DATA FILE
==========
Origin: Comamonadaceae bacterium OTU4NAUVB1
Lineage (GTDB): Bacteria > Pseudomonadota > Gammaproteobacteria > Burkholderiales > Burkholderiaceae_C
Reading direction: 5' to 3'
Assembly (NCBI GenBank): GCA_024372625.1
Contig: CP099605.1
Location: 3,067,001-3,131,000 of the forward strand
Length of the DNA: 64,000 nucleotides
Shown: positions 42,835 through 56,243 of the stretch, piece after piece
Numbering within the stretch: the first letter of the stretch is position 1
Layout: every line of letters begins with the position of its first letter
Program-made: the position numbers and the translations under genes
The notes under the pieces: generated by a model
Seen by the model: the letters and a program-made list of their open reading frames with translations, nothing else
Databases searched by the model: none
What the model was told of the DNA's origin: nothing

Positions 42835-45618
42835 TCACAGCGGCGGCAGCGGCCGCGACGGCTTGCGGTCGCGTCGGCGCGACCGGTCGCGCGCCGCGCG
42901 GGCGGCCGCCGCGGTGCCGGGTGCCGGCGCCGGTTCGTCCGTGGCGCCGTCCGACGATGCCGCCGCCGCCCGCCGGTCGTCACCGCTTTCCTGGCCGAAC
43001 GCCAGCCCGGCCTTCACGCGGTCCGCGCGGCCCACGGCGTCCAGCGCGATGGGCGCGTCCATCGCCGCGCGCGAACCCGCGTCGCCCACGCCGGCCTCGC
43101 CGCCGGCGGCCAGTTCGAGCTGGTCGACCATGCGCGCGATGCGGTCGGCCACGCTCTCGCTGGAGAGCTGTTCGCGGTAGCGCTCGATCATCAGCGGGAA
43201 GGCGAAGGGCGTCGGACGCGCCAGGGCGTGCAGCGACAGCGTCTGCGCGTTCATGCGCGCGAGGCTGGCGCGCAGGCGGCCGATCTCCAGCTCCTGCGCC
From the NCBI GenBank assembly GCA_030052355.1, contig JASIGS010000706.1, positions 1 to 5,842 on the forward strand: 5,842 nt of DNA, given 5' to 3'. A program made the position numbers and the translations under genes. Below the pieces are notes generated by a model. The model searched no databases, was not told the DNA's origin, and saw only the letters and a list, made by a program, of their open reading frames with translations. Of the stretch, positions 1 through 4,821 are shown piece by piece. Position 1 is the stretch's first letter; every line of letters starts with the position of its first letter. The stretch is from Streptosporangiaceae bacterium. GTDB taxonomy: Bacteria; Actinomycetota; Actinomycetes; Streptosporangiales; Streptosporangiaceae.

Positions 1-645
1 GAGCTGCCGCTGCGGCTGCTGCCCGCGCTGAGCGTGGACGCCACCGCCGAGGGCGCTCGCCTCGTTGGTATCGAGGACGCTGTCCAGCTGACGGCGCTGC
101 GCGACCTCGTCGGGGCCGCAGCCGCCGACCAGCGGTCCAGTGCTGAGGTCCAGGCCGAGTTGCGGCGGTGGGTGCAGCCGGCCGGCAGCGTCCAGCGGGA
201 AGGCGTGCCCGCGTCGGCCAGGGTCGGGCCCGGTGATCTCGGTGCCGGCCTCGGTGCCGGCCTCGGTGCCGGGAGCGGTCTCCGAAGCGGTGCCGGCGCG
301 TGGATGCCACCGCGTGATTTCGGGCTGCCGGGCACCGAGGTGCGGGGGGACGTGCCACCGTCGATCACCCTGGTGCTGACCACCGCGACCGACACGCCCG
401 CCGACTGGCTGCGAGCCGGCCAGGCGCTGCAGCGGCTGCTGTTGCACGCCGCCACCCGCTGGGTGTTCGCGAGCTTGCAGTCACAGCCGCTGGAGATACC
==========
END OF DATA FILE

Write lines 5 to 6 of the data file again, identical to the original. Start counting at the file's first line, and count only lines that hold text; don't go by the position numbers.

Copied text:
Contig: CP099605.1
Location: 3,067,001-3,131,000 of the forward strand